Avaddon is a ransomware-type infection discovered by GrujaRS. It strengthens its encryption with AES and RSA algorithms so that regular users could not unlock their data. Affected files will be altered with the .avdn extension that is assigned at the end. For example, a file like 1.mp4 will experience an immediate change after encryption to 1.mp4.avdn. This change makes the file inaccessible and requires paying a ransom to decrypt it. Instructions on how to do so are presented in an HTML file ("[random_numbers]-readme.html") that is generated after the encryption process is complete.
HR is a malicious program categorized as ransomware that infects users via NAS servers. In fact, ransomware is created for earning money by encrypting data and demanding a ransom. Likewise other file-encryption malware, HR blocks various files and assigns .hr extension. Thereafter, the virus drops a text file (RANSOM_NOTE.txt) on your desktop to notify that your data has been encrypted. It also displays a list of steps that you should do to restore files. The following information says that you have to purchase a special key that costs 0.1130 BTC (1030$). Once payment is completed, you are asked to send them your ID number via the attached e-mail to check whether you have done the payment or not. Moreover, extortionists claim that using third-parties decryption tools is useless since they are obsolete and cannot handle ciphers generated by their ransomware. They try to incept you that they will not fool you and bring your files back in safety.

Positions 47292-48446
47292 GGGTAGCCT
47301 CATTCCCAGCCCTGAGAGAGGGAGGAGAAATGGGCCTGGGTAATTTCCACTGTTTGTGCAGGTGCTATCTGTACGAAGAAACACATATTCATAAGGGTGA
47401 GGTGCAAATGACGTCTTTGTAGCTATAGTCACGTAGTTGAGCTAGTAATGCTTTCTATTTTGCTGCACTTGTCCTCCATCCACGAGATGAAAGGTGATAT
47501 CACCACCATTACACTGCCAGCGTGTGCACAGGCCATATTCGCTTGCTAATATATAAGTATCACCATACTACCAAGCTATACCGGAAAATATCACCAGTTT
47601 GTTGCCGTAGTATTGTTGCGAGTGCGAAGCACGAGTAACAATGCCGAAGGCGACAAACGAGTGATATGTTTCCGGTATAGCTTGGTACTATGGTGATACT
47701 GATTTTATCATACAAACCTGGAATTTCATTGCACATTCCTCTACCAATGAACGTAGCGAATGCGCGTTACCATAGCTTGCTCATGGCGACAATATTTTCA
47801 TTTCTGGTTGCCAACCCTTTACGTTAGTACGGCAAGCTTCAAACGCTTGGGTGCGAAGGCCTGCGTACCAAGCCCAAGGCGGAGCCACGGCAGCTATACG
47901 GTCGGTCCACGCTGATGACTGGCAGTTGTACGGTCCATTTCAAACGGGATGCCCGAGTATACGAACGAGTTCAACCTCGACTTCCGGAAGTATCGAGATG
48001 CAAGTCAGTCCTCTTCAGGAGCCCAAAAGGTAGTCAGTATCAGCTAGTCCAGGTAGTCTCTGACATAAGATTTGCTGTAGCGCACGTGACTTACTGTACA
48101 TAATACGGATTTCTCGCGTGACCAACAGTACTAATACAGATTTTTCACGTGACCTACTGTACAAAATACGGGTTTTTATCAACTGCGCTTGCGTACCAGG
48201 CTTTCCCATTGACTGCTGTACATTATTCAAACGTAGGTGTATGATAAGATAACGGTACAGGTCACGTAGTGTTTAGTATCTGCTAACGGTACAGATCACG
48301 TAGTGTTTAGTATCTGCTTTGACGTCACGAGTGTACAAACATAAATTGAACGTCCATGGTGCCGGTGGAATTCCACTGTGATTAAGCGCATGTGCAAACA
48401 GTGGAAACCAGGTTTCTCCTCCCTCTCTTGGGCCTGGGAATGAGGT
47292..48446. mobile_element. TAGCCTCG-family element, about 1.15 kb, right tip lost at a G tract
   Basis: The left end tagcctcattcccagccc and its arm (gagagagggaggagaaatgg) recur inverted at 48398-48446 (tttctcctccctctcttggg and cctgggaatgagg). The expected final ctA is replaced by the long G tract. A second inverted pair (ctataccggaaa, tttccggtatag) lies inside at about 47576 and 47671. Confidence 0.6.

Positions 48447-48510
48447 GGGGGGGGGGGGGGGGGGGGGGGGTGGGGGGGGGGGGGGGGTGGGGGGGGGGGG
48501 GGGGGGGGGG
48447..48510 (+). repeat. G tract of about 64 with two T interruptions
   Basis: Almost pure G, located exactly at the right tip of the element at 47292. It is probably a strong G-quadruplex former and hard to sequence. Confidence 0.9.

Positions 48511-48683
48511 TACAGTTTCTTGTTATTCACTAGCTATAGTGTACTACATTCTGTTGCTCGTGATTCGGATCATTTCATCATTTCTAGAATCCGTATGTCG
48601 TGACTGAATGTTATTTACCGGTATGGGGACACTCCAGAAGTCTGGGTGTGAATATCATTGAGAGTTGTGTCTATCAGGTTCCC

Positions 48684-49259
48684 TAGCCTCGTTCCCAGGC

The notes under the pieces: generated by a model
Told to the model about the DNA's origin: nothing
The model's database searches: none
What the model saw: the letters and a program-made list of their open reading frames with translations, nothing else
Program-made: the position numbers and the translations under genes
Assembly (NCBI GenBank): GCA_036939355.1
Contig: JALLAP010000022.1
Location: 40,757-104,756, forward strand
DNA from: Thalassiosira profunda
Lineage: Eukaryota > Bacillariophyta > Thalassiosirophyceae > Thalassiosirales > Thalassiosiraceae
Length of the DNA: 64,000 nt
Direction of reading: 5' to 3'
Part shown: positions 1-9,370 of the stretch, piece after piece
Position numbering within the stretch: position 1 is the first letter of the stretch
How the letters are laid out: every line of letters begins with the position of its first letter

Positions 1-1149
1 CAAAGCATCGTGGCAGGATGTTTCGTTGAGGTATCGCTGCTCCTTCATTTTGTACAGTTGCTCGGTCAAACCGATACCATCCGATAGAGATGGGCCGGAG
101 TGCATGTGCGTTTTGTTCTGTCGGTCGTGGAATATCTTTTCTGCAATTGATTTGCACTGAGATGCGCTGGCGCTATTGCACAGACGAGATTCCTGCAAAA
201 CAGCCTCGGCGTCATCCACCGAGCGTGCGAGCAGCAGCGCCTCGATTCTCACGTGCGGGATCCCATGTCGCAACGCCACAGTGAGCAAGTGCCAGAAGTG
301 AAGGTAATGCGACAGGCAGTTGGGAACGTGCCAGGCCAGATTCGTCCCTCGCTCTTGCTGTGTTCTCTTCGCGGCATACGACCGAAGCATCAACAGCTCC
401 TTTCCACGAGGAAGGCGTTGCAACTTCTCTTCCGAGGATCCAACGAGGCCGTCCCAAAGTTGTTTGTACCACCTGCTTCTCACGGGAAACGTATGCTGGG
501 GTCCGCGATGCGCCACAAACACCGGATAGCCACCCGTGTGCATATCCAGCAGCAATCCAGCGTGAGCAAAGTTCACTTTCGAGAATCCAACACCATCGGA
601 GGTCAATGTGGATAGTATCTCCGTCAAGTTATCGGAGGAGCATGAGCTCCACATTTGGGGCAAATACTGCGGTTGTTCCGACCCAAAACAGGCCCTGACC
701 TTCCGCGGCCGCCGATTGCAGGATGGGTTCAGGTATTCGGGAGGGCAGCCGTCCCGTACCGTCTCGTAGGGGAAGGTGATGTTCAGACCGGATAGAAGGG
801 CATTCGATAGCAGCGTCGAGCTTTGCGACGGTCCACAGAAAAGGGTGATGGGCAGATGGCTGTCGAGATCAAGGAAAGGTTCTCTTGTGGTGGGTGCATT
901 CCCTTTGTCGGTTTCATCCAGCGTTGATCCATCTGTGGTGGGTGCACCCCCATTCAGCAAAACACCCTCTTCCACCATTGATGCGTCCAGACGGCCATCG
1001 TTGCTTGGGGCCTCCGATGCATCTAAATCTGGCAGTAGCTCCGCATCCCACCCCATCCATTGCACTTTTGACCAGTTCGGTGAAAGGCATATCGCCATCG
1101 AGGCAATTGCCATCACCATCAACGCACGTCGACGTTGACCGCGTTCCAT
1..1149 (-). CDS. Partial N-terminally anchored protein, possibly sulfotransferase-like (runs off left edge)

Vash-Sorena is a ransomware virus that encrypts files and demands to pay a fee to decrypt it. Some rumors say that it is another version developed by Dharma(CrySiS) or Banks1 family. Likewise, Vash-Sorena encrypts files according to this pattern -..crypto which has not been that popular around extortionists. Here is an example of compromised files reported by one of the victims -